Wednesday Jan 13, 2010

The Necessity of Making Mistakes

Nice article on the brain biology behind how scientists actually create science. Accept Defeat: The Neuroscience of Screwing Up. Recognizing anomalies, making mistakes, being challenged, and engaging in conversation are all critically important elements that make science work. Context and perspective matter greatly as well. Seems all very human to me. I`m not so much interested in the brain chemistry that influences behavior in science (you can see this in partisan politics as well), but what fascinates me more is the notion that with this awareness you can dig yourself out of the natural traps that catch most people, and that can lead to new opportunities that only a few generally see.

From the article:

Modern science is populated by expert insiders, schooled in narrow disciplines. Researchers have all studied the same thick textbooks, which make the world of fact seem settled. This led Kuhn, the philosopher of science, to argue that the only scientists capable of acknowledging the anomalies — and thus shifting paradigms and starting revolutions — are “either very young or very new to the field.” In other words, they are classic outsiders, naive and untenured. They aren’t inhibited from noticing the failures that point toward new possibilities.

The "acknowledging the anomalies" bit from Thomas Kuhn is key. It may enable you to jump paradigms or start revolutions, which is very cool, but in the process it also gets you a lot of knives buried deeply in your back. So acknowledge carefully. More than a few people have ended up dead challenging paradigms throughout the ages. Granted, the deaths are at the extreme, but why go through all that if it`s not necessary. Start small. Pick off what you can. Even though most people usually can't change the paradigms in which they live, they can change the small things in their world by recognizing and resolving anomalies that crop up every day. Then, hopefully, over time the small changes add up to big changes. And when you are focusing on this process, you are more apt to spot big paradigm shifts coming along and you can jump when the opportunity is right. So, don`t be afraid to poke around and change your position and screw up from time to time. Failure is important. It helps you succeed.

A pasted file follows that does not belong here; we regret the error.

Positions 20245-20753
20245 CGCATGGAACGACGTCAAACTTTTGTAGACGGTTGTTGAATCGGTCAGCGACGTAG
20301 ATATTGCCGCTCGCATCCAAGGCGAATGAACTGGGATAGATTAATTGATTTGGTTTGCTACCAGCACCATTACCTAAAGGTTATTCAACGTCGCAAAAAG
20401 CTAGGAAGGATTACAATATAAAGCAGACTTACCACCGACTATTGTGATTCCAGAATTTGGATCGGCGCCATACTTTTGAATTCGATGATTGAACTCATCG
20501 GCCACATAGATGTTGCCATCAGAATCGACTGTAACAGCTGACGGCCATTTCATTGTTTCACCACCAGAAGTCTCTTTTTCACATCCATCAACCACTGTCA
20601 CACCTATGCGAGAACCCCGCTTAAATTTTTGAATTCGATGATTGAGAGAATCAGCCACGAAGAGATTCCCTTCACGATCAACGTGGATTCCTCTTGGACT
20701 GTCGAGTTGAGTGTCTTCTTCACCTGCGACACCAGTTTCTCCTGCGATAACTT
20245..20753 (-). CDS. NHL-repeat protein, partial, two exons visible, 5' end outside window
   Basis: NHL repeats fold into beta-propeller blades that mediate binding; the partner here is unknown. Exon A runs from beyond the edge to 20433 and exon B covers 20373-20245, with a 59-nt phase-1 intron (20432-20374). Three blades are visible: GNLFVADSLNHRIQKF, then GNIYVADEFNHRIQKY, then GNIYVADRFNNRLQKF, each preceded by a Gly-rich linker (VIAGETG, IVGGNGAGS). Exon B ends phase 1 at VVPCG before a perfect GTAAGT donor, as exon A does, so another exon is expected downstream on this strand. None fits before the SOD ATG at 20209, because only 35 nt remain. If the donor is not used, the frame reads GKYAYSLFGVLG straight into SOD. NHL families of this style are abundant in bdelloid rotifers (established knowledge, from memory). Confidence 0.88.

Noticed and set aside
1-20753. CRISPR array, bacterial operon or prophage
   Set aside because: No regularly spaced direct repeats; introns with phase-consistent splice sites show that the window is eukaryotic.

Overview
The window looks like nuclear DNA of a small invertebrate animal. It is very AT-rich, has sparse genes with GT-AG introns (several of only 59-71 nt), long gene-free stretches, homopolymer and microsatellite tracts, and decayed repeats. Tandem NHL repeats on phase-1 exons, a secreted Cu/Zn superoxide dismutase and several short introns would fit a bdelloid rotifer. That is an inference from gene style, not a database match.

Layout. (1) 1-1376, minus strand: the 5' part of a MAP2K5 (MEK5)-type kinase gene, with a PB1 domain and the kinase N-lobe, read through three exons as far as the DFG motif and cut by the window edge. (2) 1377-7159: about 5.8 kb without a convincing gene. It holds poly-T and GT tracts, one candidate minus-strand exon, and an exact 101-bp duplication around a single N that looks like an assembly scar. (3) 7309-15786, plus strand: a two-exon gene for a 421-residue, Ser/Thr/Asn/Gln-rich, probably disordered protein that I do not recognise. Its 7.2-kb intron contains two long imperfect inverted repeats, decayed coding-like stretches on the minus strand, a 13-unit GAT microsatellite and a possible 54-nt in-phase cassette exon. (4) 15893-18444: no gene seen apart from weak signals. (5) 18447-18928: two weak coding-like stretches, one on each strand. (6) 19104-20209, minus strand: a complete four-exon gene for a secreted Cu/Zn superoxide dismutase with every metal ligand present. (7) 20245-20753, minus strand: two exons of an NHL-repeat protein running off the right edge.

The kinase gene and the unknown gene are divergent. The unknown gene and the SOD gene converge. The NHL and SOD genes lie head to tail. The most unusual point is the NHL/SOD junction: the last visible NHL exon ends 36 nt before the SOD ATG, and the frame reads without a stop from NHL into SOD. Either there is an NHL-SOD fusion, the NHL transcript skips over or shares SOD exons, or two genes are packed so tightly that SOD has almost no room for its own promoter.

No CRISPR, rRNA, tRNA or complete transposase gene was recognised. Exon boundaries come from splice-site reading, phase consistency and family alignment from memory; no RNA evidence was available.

Thursday Mar 18, 2004

Paradigms well Defined

Tim O'Reilly spoke at the Open Source Business Conference yesterday in San Francisco and correctly cited Thomas Kuhn as the historian who popularized the concept of paradigms. This was refreshing since many people in technology toss around the word "paradigm" a bit too casually. The implications of paradigms are powerful and deserve the utmost respect, especially if you want to survive a paradigm shift.

Kuhn wrote in the Structure of Scientific Revolutions about the evolution of science and how the field grew through a series of major paradigm shifts -- one paradigm replacing the other not one built on top of the other, as our science textbooks suggest. Tim drew the parallel to the technology industry brilliantly.

Paradigms and their effect on technology was also beautifully explained by Clayton Christensen at the conference during his two hour evening keynote to a standing room only audience. Christensen, though, uses terms like innovation and disruption to explain his theories in The Innovator's Dilemma and The Innovator's Solution.

All three books are landmarks of strategic thought. They will terrify you if you are stuck in Christensen's sustaining technology or in Kuhn's normal science, but the books are also liberating for those who understand and embrace the phenomenon. Embrace it and succeed. Ignore it and fail. History demonstrates the concept with painful and exhilarating clarity -- depending on what side of the paradigm you are on, of course.

Update: Tim wrote up his talk as a comprehensive article here.
About


Search

Archives
« April 2014
SunMonTueWedThuFriSat
  
1
2
3
4
5
6
7
8
9
10
11
12
13
14
15
16
17
18
19
20
21
22
23
24
25
26
27
28
29
30
   
       
Today
Bookmarks

No bookmarks in folder